Secondly, building resilience requires real commitment throughout society. In principle, it is in the private sector’s own interest to minimise the susceptibility to breakdowns and failure of its services. But since its planning is primarily focused on economic considerations, it is not always consistent with whole-of-government resilience objectives. Given that these objectives are difficult to achieve without including, and closely cooperating with the economy, the state should not only appeal to industry’s own responsibility to make its indispensable, whole-of-society contribution to national resilience promotion but also define specific conditions and requirements for this purpose. Good examples are Germany’s “National Strategy on Critical Infrastructure Protection” and “Baseline Concept on Risk and Crisis Management of Critical Infrastructure Operators”. Moreover, it would be conceivable to create state incentives to support the economy, for example, through specific development programmes.

Encouraging people to become more involved (themselves) in strengthening resilience will be an even greater endeavour. The ironic discussion on stocking up on emergency supplies for self-sustainment, sparked by the publication of the new Federal “Civil Defence Concept” in the summer of 2016, was symptomatic of this issue. Nonetheless, each individual’s firmness against crises, be it towards propaganda, fake news or terrorist attacks, ultimately forms an integral part of society’s intended overall resilience. To make the general public understand this – ultimately leading to their willingness to actively contribute – will require a great deal of explaining and persuading. Launching an information campaign on the importance of resilience and each individual’s responsibility in particular appears to be suitable – especially when civil society and media partners are being involved. To be successful such a campaign would first and foremost have to bridge the mental gap between present day societies’ striving for “invincibility” and the idea of fostering firmness against crises because are eventually inevitable. In addition, it would have to explain the very complex idea of resilience in a tangible manner while at the same make sure not to fall victim to the foreseeable slapstick and comedy such a campaign might spark in the press and social media (“Duck and Cover!”).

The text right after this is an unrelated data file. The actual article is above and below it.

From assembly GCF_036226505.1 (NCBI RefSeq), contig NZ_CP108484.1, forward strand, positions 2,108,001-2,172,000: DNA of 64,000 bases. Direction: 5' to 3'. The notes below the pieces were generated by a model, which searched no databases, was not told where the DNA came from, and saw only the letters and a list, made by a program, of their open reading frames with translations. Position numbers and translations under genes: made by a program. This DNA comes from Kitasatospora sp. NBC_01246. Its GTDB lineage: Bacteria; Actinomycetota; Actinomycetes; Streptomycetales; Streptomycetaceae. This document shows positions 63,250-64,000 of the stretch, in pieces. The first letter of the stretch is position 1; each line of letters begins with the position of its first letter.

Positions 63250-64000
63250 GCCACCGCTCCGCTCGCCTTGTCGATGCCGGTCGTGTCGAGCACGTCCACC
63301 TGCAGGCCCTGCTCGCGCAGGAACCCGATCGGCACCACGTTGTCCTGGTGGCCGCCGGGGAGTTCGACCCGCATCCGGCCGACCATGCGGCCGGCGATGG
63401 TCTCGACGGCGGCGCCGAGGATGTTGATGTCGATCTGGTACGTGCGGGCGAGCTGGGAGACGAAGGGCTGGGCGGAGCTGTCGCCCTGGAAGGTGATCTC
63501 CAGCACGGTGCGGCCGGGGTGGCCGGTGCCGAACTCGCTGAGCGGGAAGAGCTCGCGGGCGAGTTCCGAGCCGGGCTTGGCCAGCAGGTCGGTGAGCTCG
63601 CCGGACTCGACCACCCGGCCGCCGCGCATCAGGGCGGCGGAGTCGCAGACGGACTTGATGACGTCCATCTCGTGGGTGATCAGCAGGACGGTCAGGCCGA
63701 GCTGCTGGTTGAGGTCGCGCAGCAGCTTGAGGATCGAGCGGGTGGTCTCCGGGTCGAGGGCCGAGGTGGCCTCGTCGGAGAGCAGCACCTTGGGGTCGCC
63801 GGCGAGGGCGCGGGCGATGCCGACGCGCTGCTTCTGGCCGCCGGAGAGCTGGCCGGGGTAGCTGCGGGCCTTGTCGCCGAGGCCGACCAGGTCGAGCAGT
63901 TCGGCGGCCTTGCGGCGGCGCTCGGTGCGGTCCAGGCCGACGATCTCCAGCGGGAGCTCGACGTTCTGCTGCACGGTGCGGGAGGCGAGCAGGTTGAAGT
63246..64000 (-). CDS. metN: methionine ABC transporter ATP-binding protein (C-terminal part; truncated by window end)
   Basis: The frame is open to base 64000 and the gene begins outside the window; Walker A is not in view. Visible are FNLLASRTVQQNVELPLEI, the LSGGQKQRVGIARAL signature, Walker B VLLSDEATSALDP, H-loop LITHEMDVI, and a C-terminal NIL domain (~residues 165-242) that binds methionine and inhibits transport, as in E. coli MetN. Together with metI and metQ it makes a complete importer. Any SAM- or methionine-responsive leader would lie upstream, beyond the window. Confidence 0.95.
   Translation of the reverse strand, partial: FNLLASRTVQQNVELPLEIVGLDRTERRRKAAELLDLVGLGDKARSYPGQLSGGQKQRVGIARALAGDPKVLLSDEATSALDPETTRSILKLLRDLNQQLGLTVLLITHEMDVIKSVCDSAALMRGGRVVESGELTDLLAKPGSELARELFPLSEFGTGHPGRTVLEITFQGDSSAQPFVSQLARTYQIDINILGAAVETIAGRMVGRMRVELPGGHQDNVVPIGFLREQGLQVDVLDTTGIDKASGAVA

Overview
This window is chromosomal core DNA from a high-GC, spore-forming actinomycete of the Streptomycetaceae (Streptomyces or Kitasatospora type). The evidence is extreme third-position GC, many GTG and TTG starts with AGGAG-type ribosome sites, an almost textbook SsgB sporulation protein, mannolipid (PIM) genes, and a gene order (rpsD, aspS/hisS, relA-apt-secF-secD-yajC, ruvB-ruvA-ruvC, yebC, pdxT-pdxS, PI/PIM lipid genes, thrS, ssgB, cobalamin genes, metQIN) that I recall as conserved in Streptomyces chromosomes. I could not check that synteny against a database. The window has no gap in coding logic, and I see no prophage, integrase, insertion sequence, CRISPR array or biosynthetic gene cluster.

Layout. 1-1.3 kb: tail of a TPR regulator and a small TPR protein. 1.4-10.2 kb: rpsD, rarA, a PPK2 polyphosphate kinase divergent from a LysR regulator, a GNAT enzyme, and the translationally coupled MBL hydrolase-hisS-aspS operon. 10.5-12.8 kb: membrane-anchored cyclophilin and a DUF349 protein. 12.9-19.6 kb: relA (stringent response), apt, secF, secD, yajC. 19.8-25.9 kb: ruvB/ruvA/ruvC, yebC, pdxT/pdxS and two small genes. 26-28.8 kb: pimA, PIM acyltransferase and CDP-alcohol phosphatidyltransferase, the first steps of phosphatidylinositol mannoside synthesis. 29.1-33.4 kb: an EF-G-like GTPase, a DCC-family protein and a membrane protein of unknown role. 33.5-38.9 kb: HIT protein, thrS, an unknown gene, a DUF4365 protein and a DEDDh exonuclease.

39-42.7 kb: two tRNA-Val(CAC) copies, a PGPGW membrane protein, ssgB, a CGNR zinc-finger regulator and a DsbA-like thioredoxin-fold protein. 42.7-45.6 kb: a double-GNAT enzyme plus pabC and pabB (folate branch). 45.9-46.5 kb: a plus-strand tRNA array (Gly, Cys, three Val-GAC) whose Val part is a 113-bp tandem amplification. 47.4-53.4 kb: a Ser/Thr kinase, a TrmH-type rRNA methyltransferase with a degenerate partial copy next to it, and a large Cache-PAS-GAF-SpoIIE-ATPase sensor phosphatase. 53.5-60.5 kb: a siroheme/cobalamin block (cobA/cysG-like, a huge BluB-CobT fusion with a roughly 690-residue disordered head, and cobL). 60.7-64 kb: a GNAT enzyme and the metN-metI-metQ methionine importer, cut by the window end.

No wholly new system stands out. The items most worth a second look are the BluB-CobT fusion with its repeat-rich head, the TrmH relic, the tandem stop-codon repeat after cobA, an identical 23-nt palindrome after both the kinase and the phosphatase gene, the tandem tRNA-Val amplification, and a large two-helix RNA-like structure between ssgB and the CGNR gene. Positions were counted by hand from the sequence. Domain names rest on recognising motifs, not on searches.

Conclusions

Even though strategic key elements of strengthening resilience in Germany were specified in the 2016 White Paper, there is still no targeted follow-up process nor are important basic conditions in place to put political ambitions into practice. This necessary follow-up process could be initiated through a broad dialogue and the participation of all relevant actors. Available experience and differing expectations of the state, industry, the scientific community and society on how to refine resilience promotion could thus be gathered. At the same time, such action ensures that, from the very beginning, promoting resilience in a sustainable way is advanced and performed as a whole-of-society task. The comprehensive dialogue and participation process should result in a strategic framework document that serves as a guideline for implementing and refining resilience promotion in Germany in the future. Such a “National Action Plan for Enhancing Resilience” primarily requires a common understanding of resilience, clear objectives and priorities as part of a German resilience policy, a catalogue of specific measures and initiatives to promote resilience, as well as national resilience indicators that are used to determine different degrees of resilience. If it were also possible to provide sufficient means to enhance resilience and to promote commitment throughout society, resilience strengthening in Germany could take a major step – forward.

Lieutenant Colonel (GS) Michael Hanisch is the Executive Assistant to the President of the Federal Academy for Security Policy. This article reflects his personal opinions.

Copyright: Federal Academy for Security Policy | ISSN 2366-0805 Page 1/4

 

Working Paper topic: 
German Security Architecture
Region: 
Europe
Germany
Tags: 
Germany
German Security Architecture